In their two weeks of married life he had been tempted at times to believe he might have misjudged her. And in the end, she had proved him right. The woman he had thought he'd known had lacked the nerve to do what his wife had done. Brice had seen something in her, known something of her that he, her husband, had quite overlooked.
At the time, the revelation of her true nature had been oddly liberating. Her behavior on the night of the nuptial ball had confirmed both his father's poor choice and his own belief that love was a risk not worth taking. It had provided the perfect excuse for St. John to keep himself at arm's length from his wife. Now, Sarah was gone and, as his stepmother said, he was free. Free to do as he pleased.
He jerked to his feet and began to pace.
Why didn't he feel free?
"Oh, bother." His stepmother was rummaging through her lap desk. "Would you be a dear and fetch me some paper? I'll send 'round a note to Eliza and invite her to tea."
It seemed an unlikely bond had formed between the two women in his absence. As Eliza apparently came for tea every day, he very much doubted she required an invitation. But he strode across the room to his stepmother's escritoire, if only to put some distance between them.
"Middle drawer," she called after him.
The morning's post was strewn across the desktop. A stack of bills caught his eye: winter ball gowns, feminine fripperies, a new chaise for a sitting room where no one ever sat. None of it was surprising. Money had always run through his stepmother's fingers like water.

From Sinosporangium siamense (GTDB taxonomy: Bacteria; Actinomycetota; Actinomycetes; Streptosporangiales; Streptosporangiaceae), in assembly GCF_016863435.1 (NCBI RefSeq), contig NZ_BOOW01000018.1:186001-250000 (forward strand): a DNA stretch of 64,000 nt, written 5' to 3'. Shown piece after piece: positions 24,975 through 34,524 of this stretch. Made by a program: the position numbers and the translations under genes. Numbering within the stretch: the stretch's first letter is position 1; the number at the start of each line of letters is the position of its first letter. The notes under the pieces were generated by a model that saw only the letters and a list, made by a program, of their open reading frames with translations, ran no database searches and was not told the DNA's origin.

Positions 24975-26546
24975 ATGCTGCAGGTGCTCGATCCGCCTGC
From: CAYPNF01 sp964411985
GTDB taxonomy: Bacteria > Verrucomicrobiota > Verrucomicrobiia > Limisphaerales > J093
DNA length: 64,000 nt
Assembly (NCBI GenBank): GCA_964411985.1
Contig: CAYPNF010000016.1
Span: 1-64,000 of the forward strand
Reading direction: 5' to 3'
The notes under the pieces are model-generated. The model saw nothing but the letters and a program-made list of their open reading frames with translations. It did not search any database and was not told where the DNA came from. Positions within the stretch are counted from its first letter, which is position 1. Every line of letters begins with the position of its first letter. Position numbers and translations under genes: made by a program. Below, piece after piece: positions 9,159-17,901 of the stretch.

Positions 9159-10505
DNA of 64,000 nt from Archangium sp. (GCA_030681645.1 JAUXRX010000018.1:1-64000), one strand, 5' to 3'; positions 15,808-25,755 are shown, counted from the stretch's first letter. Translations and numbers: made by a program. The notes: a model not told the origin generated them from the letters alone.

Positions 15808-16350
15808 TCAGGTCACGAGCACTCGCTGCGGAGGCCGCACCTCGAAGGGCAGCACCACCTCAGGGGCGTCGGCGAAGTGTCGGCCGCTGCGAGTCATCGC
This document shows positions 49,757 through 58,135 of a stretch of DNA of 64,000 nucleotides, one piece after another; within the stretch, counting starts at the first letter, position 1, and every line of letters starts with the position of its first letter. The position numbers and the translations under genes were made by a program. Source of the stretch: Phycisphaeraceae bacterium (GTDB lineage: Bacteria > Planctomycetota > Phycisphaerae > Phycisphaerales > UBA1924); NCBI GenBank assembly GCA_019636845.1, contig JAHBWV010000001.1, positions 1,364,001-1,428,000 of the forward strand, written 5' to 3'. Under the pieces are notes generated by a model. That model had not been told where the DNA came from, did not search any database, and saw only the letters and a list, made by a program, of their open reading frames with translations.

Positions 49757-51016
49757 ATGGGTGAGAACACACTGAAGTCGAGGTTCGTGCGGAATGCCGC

What rankled now was the knowledge that those were the sorts of uses to which Sarah's dowry was being put.
As he had married only to secure the family estate, St. John had willingly turned over the money to that purpose. The mistake had been ceding the management of it to his father in his absence. He shuddered to think what might have been made of those thirty thousand pounds in the hands of a man with a head for business — someone decidedly unlike his father, who had allowed his wife to squander a fortune and then informed his son and heir it was his duty to marry the daughter of a cit to save his family from drowning in their debts.
His hand curled around the carved rail of the escritoire's delicate chair until he heard something crack. His time under the Caribbean sun ought to have burned off some of his anger toward the man, but clearly live embers still crackled in the darker recesses of his soul.
"Fairfax, dear, I'm waiting."
"Coming, Mama," he said, pushing the address past a clenched jaw — although to be fair, she had never been the one to insist upon it. Did his father regret even some of the choices he had made?
He fingered the teardrop-shaped pull and tugged gently, but the drawer gave at best half an inch. More force made little headway. He jiggled the drawer from side to side, hoping to dislodge whatever obstructed its movement. After three tries, a small strip of crumpled paper fluttered to the floor at the back of the desk. He knelt to snatch it up, then opened the drawer, which slid easily now, and pulled out several sheets of writing paper to take to his stepmother.
"I'd forgotten all about that sticky drawer. Did you discover the problem?" she asked, reaching up for the foolscap he had brought.
"Just this," he replied, smoothing the torn edge of the slip of paper between his thumb and forefinger.
Midsumr. £500 — S.